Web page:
On the Streets Where We Live Nov 2016

By Nancy Tannler, Editor

Dear Readers:

We speak for old houses

Recently The Southeast Examiner’s content has come under scrutiny by community members who think we are neglecting the power of the press by not weighing in on all sides of the infill housing issue.

We are being referred to as NIMBY’s by mainly reporting on what is fast becoming the old guard – those who like the character of the neighborhoods and want to preserve what they can of them for the future.

I had to agree. So in the future we will make a concerted effort to present both sides of the controversy.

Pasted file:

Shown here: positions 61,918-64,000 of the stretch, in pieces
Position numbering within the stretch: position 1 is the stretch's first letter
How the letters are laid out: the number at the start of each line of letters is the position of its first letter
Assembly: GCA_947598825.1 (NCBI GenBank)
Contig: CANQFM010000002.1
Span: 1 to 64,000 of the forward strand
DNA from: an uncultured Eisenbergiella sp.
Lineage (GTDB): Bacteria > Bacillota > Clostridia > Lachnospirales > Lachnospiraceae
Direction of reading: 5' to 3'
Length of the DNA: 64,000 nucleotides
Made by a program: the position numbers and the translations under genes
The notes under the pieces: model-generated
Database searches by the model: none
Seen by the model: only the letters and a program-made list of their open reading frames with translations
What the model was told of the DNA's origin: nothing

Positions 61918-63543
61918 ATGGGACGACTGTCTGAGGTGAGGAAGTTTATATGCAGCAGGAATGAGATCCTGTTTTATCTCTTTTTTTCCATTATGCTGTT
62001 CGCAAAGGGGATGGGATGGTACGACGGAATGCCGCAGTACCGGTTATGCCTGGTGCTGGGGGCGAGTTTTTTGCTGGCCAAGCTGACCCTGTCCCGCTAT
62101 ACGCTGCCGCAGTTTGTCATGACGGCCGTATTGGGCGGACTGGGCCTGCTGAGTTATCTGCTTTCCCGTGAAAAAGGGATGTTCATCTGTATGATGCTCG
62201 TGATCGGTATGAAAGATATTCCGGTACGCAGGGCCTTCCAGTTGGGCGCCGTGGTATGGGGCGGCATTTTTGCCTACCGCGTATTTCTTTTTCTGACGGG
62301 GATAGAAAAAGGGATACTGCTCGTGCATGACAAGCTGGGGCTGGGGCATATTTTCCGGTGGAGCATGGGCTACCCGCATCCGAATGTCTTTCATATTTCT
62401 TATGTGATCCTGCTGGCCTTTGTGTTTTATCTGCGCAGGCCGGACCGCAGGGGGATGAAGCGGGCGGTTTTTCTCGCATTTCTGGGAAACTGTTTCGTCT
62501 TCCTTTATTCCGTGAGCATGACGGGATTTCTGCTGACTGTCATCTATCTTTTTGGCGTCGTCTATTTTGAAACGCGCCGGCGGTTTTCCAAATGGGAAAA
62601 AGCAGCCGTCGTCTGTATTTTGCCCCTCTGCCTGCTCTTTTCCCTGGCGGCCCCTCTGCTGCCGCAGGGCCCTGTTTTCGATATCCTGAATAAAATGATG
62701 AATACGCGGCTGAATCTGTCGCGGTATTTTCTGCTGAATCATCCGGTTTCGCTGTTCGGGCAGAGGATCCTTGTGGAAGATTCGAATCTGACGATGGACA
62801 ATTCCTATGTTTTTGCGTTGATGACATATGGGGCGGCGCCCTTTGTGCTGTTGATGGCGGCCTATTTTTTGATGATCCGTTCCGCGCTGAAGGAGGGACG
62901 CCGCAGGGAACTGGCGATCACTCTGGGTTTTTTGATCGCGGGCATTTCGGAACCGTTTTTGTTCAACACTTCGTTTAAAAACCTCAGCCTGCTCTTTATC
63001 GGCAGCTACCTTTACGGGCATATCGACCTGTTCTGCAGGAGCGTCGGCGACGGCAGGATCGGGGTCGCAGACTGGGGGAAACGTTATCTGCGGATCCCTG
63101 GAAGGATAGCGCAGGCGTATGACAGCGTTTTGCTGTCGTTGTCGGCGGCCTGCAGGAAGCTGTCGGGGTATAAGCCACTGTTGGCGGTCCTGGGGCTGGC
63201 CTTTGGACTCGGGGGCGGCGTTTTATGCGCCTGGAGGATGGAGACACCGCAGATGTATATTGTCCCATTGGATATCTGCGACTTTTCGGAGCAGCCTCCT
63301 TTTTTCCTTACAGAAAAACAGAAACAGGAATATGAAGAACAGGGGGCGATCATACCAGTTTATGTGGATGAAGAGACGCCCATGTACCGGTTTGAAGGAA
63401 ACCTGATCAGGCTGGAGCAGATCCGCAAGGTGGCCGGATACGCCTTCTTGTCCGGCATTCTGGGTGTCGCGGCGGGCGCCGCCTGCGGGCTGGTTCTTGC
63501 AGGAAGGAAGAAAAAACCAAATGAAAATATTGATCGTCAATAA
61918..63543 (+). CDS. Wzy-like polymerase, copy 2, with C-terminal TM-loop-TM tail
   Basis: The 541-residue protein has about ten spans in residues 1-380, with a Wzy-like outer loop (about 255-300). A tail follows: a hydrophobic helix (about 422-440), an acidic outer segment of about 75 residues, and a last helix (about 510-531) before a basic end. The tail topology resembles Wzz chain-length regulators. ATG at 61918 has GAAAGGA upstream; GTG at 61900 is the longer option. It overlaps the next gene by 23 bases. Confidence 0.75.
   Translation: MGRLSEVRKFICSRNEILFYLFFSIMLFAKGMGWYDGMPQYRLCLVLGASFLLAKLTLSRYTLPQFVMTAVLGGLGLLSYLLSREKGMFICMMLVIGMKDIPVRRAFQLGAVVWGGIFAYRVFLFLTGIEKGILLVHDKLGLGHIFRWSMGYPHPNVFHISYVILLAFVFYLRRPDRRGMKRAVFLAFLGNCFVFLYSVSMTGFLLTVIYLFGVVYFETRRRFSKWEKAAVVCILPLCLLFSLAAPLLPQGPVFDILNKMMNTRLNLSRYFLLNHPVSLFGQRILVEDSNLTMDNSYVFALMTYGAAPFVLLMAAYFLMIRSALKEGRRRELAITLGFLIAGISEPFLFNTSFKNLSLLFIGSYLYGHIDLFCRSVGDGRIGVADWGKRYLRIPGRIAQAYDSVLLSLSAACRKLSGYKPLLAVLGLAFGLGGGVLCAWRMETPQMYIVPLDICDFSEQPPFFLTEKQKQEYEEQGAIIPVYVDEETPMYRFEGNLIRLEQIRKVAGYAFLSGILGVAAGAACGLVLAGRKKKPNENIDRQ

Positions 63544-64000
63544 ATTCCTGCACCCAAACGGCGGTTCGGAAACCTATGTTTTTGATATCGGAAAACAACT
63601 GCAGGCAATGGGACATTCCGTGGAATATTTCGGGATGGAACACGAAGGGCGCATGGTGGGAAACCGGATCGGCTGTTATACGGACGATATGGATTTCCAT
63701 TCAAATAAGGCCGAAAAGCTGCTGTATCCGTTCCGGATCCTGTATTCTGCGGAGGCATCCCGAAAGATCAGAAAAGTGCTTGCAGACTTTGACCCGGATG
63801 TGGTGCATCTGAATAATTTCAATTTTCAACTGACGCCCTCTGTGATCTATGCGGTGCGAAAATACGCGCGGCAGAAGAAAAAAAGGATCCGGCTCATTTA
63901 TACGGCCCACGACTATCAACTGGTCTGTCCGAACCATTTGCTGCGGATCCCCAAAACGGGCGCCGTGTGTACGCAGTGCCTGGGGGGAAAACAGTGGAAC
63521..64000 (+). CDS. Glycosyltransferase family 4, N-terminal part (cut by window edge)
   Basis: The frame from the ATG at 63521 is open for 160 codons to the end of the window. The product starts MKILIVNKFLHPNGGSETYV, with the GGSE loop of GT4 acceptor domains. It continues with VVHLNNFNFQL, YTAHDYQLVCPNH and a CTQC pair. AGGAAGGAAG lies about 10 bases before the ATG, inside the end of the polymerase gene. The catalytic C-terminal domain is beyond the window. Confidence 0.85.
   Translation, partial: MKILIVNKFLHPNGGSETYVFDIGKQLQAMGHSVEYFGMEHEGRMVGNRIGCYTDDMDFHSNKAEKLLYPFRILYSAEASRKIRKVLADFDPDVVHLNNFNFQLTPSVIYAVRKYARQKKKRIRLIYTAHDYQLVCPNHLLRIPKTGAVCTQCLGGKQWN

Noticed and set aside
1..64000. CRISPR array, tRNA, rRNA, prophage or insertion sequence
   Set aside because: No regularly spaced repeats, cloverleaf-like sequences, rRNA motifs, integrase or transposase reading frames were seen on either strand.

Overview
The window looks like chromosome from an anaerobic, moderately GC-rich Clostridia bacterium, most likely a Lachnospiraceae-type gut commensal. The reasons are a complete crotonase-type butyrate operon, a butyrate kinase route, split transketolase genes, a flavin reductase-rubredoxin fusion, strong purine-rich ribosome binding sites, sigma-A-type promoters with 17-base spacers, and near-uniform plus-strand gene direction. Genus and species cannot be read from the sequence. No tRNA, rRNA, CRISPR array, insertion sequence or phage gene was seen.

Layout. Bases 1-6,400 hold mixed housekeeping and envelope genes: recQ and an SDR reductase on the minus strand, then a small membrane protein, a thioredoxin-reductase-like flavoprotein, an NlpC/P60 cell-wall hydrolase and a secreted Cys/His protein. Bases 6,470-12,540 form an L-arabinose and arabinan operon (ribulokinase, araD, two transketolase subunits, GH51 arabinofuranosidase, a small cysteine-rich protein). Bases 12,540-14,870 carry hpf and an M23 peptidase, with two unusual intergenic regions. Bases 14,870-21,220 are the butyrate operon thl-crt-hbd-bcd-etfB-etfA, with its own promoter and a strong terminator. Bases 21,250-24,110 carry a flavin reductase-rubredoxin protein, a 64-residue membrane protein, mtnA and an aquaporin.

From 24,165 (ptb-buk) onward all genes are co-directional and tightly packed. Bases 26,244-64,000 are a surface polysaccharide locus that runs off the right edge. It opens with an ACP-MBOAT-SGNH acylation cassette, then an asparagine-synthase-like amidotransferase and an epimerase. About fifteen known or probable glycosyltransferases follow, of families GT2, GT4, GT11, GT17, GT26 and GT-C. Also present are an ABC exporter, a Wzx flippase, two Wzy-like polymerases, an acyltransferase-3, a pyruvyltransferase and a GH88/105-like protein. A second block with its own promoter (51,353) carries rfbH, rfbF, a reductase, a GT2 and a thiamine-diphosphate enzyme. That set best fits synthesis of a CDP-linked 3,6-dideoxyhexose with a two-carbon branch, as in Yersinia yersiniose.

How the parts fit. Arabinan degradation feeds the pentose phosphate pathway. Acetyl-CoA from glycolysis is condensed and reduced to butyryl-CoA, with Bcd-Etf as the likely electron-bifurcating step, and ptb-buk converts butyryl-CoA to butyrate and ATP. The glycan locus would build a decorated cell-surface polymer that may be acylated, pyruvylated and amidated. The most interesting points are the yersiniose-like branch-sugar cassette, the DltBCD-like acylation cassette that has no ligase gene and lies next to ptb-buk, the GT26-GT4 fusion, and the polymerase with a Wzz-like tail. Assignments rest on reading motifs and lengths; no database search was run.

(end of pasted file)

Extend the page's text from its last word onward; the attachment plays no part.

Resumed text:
Being a fourth generation Oregonian, I just assumed all the newcomers and younger generations wanted Portland neighborhoods to remain the same with that folksy charm that transcends the eras from the 1800s to 2000’s.

In most of these neighborhoods, there are houses that were built at the turn of the twentieth century that to me, lend an atmosphere of stability

What we are being faced with is the purported 123,000 new households we will need by the year 2035. Twenty percent of these new housing units will be built and are being built in Portland’s single-dwelling residential zones. Some of the new housing and buildings are amazing and very aesthetic while others, well…

This activity has raised the alarm for many residents who weren’t expecting such a rapid free-for-all for developers; especially development of large apartments where profits don’t stay in the community once they are built, unlike housing.